Specify desired content coding. Supported are identity for uncompressed data, gzip for compressed data and * for any. The response will include a Content-Encoding header with the actual coding used. If the client specifies an unknown coding, the response status code will be 406 (Not Acceptable).
If the client specifically needs compressed data (see Compression) but only gets identity, it can either compress locally or abort the request.
Raw disk dumps can be resumed using this header (e.g. after a network issue).
If this header was given in the request and the source supports resuming, the status code of the response will be 206 (Partial Content) and it’ll include the Content-Range header as per RFC 2616. If it does not support resuming or the request was not specifying a range, the status code will be 200 (OK).
Only a single byte range is supported. cURL does not support multipart/byteranges responses by itself. Even if they could be somehow implemented, doing so would be of doubtful benefit for import/export.
For raw data dumps handling ranges is pretty straightforward by just dumping the requested range.
cURL will fail with the error code CURLE_RANGE_ERROR if a request included a range but the server can’t handle it. The request must be retried without a range.
The following code sample shows how to write downloaded data directly to a file without pumping it through Python:
curl = pycurl.Curl() curl.setopt(pycurl.URL, "http://www.google.com/") curl.setopt(pycurl.WRITEDATA, open("googlecom.html", "w")) curl.perform()
This works equally well if the file descriptor is a pipe to another process.
The old inter-cluster import/export implementation described in the Ganeti 2.2 design document will be supported for at least one minor (2.x) release. Intra-cluster imports/exports will use the new version right away.
Together with the improved import/export infrastructure Ganeti 2.2 allowed instance export scripts to report the expected data size. This was then used to provide the user with an estimated remaining time. Version 2 no longer supports OS import/export scripts and therefore EXP_SIZE_FD is no longer needed.
Version 1 used explicit compression using gzip for transporting data, but the dumped files didn’t use any compression. Version 2 will allow the destination to specify which encoding should be used. This way the transported data is already compressed and can be directly used by the client (see HTTP resources on source). The cURL option CURLOPT_ENCODING can be used to set the Accept-Encoding header. cURL will not decompress received data when CURLOPT_HTTP_CONTENT_DECODING is set to zero (if another HTTP client library were used which doesn’t support disabling transparent compression, a custom content-coding type could be defined, e.g. x-ganeti-gzip).
The HTTP/1.1 protocol (RFC 2616) defines trailing headers for chunked transfers in section 3.6.1. This could be used to transfer a checksum at the end of an import/export. cURL supports trailing headers since version 7.14.1. Lighttpd doesn’t seem to support them for FastCGI, but they appear to be usable in combination with an NPH CGI (No Parsed Headers).
Lighttpd allows FastCGI applications to send the special headers X-Sendfile and X-Sendfile2 (the latter with a range). Using these headers applications can send response headers and tell the webserver to serve regular file stored on the file system as a response body. The webserver will then take care of sending that file. Unfortunately this mechanism is restricted to regular files and can not be used for data from programs, neither direct nor via named pipes, without writing to a file first. The latter is not an option as instance data can be very large. Theoretically X-Sendfile could be used for sending the input for a file-based instance import, but that’d require the webserver to run as “root”.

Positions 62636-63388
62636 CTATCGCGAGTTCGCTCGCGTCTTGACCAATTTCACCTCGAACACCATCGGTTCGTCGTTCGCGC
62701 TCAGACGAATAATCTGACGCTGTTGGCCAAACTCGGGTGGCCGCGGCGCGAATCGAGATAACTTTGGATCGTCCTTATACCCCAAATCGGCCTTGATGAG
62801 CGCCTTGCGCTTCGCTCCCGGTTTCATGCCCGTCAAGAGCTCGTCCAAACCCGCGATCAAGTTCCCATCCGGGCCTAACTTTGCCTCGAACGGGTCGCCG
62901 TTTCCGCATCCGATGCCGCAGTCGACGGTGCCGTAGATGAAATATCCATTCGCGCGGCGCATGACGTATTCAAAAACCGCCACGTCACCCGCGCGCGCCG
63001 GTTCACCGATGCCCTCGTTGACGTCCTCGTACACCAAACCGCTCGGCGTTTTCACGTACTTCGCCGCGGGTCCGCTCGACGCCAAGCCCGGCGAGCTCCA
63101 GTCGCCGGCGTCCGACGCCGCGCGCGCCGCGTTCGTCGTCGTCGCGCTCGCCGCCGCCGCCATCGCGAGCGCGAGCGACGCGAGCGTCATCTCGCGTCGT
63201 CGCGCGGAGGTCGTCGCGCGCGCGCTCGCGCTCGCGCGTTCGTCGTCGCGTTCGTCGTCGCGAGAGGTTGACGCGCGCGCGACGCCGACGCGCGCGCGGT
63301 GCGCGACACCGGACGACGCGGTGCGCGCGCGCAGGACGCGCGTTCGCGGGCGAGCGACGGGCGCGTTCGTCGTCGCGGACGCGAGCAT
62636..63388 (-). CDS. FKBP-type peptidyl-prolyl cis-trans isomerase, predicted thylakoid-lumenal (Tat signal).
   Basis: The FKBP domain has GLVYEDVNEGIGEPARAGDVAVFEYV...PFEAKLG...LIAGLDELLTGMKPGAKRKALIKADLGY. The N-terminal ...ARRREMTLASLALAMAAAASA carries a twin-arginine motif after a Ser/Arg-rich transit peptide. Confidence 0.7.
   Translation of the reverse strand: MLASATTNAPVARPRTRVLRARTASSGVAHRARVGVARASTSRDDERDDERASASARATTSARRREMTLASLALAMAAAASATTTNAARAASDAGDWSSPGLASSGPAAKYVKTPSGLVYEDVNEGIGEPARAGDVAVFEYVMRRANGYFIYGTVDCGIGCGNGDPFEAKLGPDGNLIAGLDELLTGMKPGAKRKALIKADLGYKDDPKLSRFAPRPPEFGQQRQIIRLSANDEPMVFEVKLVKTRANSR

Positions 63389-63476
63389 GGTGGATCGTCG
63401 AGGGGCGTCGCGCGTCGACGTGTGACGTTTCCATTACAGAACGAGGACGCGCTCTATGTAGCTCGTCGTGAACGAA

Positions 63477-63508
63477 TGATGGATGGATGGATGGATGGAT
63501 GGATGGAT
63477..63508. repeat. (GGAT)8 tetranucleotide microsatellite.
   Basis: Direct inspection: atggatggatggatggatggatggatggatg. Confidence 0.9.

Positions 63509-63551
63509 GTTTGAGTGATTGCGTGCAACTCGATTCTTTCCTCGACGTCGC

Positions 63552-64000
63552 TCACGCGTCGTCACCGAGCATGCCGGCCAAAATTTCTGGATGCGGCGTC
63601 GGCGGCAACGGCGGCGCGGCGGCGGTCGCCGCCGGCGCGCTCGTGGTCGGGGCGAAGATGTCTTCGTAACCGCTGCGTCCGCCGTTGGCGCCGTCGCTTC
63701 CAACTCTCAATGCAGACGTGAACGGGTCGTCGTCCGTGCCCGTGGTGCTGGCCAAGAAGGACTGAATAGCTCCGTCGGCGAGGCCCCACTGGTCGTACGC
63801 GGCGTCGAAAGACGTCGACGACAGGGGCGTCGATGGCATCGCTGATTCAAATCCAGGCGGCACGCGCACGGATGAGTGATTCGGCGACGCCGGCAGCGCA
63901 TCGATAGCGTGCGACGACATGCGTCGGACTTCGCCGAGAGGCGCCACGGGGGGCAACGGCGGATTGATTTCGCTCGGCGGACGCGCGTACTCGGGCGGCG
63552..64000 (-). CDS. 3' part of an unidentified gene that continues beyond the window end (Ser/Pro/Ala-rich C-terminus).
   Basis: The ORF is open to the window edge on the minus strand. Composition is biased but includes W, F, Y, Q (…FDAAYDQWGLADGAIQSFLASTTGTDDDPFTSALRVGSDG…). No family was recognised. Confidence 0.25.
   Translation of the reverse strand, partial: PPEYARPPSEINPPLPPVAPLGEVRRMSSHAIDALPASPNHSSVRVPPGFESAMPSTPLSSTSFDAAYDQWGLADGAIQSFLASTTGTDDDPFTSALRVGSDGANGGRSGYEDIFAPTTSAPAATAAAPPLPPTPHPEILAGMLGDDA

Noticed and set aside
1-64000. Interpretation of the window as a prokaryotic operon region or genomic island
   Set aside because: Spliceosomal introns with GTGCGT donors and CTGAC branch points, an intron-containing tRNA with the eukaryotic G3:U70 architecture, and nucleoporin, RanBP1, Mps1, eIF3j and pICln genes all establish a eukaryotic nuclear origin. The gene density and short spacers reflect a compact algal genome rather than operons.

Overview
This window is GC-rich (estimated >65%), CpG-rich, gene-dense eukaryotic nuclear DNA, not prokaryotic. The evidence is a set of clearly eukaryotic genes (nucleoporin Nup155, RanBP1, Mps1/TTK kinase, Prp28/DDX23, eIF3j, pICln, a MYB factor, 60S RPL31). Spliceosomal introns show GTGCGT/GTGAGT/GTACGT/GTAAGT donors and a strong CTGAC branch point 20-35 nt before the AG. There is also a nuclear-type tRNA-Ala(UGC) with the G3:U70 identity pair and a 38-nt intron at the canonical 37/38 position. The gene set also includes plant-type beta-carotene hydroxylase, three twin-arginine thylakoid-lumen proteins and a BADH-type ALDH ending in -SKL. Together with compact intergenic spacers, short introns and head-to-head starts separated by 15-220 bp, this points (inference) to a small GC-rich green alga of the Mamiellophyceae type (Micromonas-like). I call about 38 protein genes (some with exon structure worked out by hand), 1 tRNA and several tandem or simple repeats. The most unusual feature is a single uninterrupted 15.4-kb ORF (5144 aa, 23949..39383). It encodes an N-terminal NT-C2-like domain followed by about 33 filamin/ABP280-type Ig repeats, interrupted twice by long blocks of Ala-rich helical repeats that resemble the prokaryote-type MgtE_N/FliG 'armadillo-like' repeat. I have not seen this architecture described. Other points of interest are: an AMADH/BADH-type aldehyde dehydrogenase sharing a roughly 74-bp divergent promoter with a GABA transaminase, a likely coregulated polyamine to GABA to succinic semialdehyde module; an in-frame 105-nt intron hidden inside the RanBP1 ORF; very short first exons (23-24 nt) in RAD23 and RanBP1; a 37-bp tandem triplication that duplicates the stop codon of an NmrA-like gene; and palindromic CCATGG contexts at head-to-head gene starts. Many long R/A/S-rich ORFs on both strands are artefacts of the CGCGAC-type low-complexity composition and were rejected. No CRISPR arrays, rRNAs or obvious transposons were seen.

Python does not include interfaces for the sendfile(2) or splice(2) system calls. The latter can be useful for faster copying of data between file descriptors. There are some 3rd-party modules (e.g. http://pypi.python.org/pypi/py-sendfile/) and discussions (http://bugs.python.org/issue10882) for including support for sendfile(2), but the later is certainly not going to happen for the Python versions supported by Ganeti. Calling the function using the ctypes module might be possible.
The design described above was confirmed to be one of the better choices in terms of download performance with bigger block sizes. All numbers were gathered on the same physical machine with a single CPU and 1 GB of RAM while downloading 2 GB of zeros read from /dev/zero. wget (version 1.10.2) was used as the client, lighttpd (version 1.4.28) as the server. The numbers in the first line are in megabytes per second. The second line in each row is the CPU time spent in userland respective system (measured for the CGI/FastCGI program using time -v).
---------------------------------------------------------------------- Block size 4 KB 64 KB 128 KB 1 MB 4 MB ====================================================================== Plain CGI script reading 83 174 180 122 120 from ``/dev/zero`` 0.6/3.9 0.1/2.4 0.1/2.2 0.0/1.9 0.0/2.1 ---------------------------------------------------------------------- FastCGI with ``fcgiwrap``, 86 167 170 177 174 ``dd`` reading from ``/dev/zero`` 1.1/5 0.5/2.9 0.5/2.7 0.7/3.1 0.7/2.8 ---------------------------------------------------------------------- FastCGI with ``fcgiwrap``, 68 146 150 170 170 Python script copying from ``/dev/zero`` to stdout 1.3/5.1 0.8/3.7 0.7/3.3 0.9/2.9 0.8/3 ---------------------------------------------------------------------- FastCGI, Python script using 31 48 47 5 1 ``flup`` library (version 1.0.2) reading from ``/dev/zero`` 23.5/9.8 14.3/8.5 16.1/8 - - ----------------------------------------------------------------------
It should be mentioned that the flup library is not implemented in the most efficient way, but even with some changes it doesn’t get much faster. It is fine for small amounts of data, but not for huge transfers.
Another possible solution considered was to use socat like version 1 did. Due to the changing model, a large part of the code would’ve required a rewrite anyway, while still not fixing all shortcomings. For example, socat could still listen on only one protocol, IPv4 or IPv6. Running two separate instances might have fixed that, but it’d get more complicated. Using an existing HTTP server will provide us with a number of other benefits as well, such as easier user separation between server and backend.